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RapReview Of The Week

[My Grandmas Basement] Jarren Benton :: My Grandmas Basement
Funk Volume

Author: Steve 'Flash' Juon


The XXL Freshmen Class is an annual tradition of selecting rappers who are "The Next Big Thing" and celebrating them with a magazine cover and accompanying feature articles. If we're being frank about it this practice is just as much about the magazine as the emcees. They are young and hungry and undoubtedly deserve the honor - but the debate about who was and who WASN'T included sells out the newsstand and creates viral buzz for XXL. As social media has increasingly part of our daily life over the years, we've watched Facebook and Twitter blow up every year around this time. This year's point of controversy was the inclusion of August Alsina and Ty Dolla $ign, who to some are seen as singers rather than rappers, but considering the current prominence of Future that's a non-starter for me. For better or worse hip-hop has embraced the singing rapper and the rapping singer - the line between the two now an obsolete notion.

Lost in the debate about whether or not singers and rappers should share the same cover was the fact that upstart rap label Funk Volume found one of their artists on the cover for a third straight year. That's impressive given the L.A. based imprint has only been in existence since 2009 - they've come up from small and unknown to a large buzz in an unusually short amount of time. Co-founder Hopsin can be handed a large part of the credit, but it also goes to their careful selection of like-minded artists who are unconventional and original compared to the cookie cutter mold of the bigger imprints. Dizzy Wright, SwizZz and 2014 XXL inductee Jarren Benton all fit that bill. Benton was a little surprised when Funk Volume opened the door for him in 2012 given he was an underground rapper from Atlanta and the label's best known artists were from Nevada and California but his artistic creativity was a perfect match.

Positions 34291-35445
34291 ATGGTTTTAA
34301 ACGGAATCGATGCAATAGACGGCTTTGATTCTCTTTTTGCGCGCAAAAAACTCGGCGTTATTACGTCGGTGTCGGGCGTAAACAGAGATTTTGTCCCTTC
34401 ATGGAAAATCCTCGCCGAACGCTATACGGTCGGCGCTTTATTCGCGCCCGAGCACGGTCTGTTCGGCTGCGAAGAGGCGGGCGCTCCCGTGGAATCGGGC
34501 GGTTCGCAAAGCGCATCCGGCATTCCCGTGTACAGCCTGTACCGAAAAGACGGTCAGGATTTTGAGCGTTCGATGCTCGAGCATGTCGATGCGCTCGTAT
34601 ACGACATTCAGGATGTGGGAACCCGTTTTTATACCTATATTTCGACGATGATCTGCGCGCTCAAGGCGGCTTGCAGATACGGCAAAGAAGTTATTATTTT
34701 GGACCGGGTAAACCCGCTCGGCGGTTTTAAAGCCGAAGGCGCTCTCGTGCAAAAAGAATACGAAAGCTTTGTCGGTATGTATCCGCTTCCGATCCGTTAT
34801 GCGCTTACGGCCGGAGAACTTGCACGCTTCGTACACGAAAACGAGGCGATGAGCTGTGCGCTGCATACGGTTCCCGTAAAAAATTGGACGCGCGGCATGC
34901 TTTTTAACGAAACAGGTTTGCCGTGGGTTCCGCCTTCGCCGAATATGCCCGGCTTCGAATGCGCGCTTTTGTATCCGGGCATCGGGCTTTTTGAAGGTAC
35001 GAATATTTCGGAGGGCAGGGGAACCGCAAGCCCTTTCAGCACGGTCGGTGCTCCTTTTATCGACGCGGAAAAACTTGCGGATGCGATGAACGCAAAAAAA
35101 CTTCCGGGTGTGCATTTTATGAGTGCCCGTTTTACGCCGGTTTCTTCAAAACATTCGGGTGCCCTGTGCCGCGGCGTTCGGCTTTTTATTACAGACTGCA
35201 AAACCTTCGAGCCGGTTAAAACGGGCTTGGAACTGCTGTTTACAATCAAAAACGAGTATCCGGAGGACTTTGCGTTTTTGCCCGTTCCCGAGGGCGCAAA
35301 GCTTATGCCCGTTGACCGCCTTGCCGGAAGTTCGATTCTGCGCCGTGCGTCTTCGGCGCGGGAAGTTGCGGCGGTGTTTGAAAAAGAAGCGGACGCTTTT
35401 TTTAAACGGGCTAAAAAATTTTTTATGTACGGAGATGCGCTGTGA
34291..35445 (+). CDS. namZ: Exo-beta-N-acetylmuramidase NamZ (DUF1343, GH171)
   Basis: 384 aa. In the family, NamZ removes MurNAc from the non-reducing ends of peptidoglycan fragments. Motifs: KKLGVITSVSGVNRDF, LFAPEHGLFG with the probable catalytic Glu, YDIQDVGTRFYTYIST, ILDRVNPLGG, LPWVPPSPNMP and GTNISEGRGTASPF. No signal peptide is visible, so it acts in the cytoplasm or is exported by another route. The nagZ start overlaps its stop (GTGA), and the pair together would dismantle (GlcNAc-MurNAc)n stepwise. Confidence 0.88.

At a future date we'll take a Back to the Lab look at the mixtapes that generated the buzz to get him signed, but for now let's talk about "My Grandmas Basement" - and yes the album lacks the hyphenation you'd expect after "Grandma." I'm okay with that. Some websites try to insert it back in but when you look it up at retail none exists and given there is none on the cover art or binding the choice is intentional, as is putting Benton's actual grandmother on the cover. From his coonskin cap to his macabre cinematic raps, everything Benton does as an artist is on purpose and for a purpose - even if that purpose is not obvious on the first listen. That's led many people to compare him to Tyler, the Creator - one which he dismisses on the single "Razor Blades & Steak Knives" but one that's also unavoidable given the way he purposefully stirs the pot.

"Yeah! Razor blades and steak knives
I've been tweaking off of this meth, been up for 8 nights
My producer is Asian - so he ate rice
and practice kung-fu and meditate in the daylight
You a bitch - you probably picket for gay rights
I crack the fuckin jaw with a spinning kick in a cage fight
'So negative' - give a fuck what 'Ye like!
Y'all a bunch of wussies, a bushy puss of a crazy dyke"